Megan Thee Stallion’s ‘Thot S–t’ Video Required ‘Humor and Guts’ From the Rapper, Say Its Co-Creators

2021-06-24T16:39:33+00:00June 24th, 2021|

Following “WAP,” her chart-topping and Internet-breaking collaboration with Cardi B, Megan Thee Stallion returned this month with her latest jaw-dropping single and video, “Thot S–t.”

Since its release on June 11, the “Thot S–t” music video has amassed over 11 million views on YouTube, and debuts at No. 16 on this week’s Billboard Hot 100 chart. Both fans and naysayers have weighed in across platforms all the while, reigniting the very commentary surrounding women’s sexual expression that video executive producer Boris Labourguigne and director Aube Perrie say inspired the video itself.

“For me and for many of us, [women’s empowerment] is not something we should be afraid of. It’s something we should be fighting for,” Perrie tells Billboard.

In the video, an aging white male senator searches for Megan’s “Body” video on his work computer, nodding in approval, then going on to comment “stupid regressive whores” before attempting to pleasure himself to the visual. Shortly after, he is plagued by a band of ass-shaking women at every turn — in the street, the grocery store, restaurant and in the end, during an operation, where his mouth is cosmetically warped into the shape of a vagina.

“It’s definitely happening in his head,” says Perrie of the senator’s haunting. “It’s his own anxiety, his own nightmare.”

Perrie adds that the narrative was loosely based on real-life people and events. After the release of “WAP” last August, Republican congressional candidate James P. Bradley tweeted, “Cardi B & Megan Thee Stallion are what happens when children are raised without God and without a strong father figure.” He went on to say that he saw its video “accidentally.”

Bradley wasn’t alone. A slew of other politicians and critics also chimed in, expressing their disapproval of Megan and Cardi’s song and video. The right-wing criticisms — combined with journalist Jeffrey Toobin’s debacle — are the stories that inspired “Thot S–t.”

Perrie says the controversy surrounding Megan’s past visuals and overall image exemplify male hypocrisy when it comes to the sexual expression of women. “It’s like, ‘I can act this way, I can fantasize this way, but you can’t because you’re a girl, it’s not decent,’” Perrie explains. “We wanted to show that in a funny way.”

The ending of the video is easily its most eyebrow-raising moment — and it almost didn’t happen. Pierre and Labourguigne say there was a different ending planned, but Megan didn’t find it to be strong enough. After the rapper suggested changing the ending, the pair agreed, and came back with a new idea involving the mouth-turned-vagina.

“You need to have a huge trust in the artists you work with [to] even dare to suggest such an ending,” says Perrie. “I knew she would love it, because she has this huge sense of humor and the guts to express a statement. Some [other artists] wouldn’t consider for one second doing a shot like this.”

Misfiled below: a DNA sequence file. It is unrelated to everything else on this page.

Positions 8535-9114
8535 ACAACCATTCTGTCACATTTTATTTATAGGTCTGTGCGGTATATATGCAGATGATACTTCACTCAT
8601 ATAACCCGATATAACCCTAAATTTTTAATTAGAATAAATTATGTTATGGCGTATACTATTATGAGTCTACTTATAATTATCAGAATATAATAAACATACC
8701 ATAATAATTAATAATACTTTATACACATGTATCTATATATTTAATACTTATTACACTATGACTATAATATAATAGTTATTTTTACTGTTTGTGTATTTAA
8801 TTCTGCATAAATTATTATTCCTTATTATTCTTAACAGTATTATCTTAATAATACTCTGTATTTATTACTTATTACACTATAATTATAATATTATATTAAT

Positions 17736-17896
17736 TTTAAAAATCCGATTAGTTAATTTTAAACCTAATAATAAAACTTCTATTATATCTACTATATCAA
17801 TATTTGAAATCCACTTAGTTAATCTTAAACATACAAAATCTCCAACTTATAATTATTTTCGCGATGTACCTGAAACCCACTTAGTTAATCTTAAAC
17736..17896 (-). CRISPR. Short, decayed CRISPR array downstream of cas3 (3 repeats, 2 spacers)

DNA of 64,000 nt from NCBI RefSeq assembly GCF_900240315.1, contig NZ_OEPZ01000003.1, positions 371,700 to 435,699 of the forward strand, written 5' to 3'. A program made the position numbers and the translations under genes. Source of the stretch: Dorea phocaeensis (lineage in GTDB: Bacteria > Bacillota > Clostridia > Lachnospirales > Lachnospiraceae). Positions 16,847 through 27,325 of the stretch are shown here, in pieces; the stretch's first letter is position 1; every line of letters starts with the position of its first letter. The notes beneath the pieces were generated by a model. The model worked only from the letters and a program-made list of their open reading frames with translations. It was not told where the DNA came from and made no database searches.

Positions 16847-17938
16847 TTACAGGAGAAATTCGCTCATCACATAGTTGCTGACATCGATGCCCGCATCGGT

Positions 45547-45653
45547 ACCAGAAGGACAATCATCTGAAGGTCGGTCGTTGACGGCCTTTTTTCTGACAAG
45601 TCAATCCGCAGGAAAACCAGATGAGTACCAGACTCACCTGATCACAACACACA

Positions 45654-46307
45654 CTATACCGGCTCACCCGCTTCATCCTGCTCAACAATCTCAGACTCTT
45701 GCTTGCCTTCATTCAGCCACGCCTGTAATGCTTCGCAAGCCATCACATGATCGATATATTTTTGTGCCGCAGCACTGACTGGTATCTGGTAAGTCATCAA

Throughout the process, both Perrie and Labourguigne say Megan was extremely involved and enthusiastic. “We did a lot of back-and-forth with her, and creative calls with her team,” says Labourguigne. “It took a few weeks to get the full treatment, and to move forward with the production process.”

As for the most memorable moment on set, Labourguigne is quick to recall his choice. “When the main talent arrived with the [vagina] prosthetic on his face,” he says. “The team was between shock and intrigue, like, ‘Wow, we’re really doing that in the music video?’ They were all proud.”

Since the release, both Perrie and Labourguigne have received “kindness and great energy” — different from the intense backlash they were expecting. The pair also emphasized the political and social importance of the video, and the impact they hope it has. Megan is no stranger to speaking out against the mistreatment of women, especially Black women, through both her music and visuals, as well as in statements like her op-ed in The New York Times and social media commentary.

“This is definitely not a classic dance or pop video,” says Perrie. “She’s defending all women, but as a young Black woman, she’s defending the young Black women in the United States.”

Following its release, the track was made the center of a TikTok boycott by Black creatives who are vowing not to make a dance to the song. The purpose of this strike is to prove the vitality of Black creators, who say their dances are often stolen by white TikTokers who fail to give them credit for their choreography and ideas.

While this strike could hurt the mass appeal of “Thot S–t,” its message is in line with the statement Megan is trying to make through the song and video. “What would be amazing would be to see this music video make people listen to [Megan] more,” Perrie says. “Not only her music, but what she has the guts to say.”

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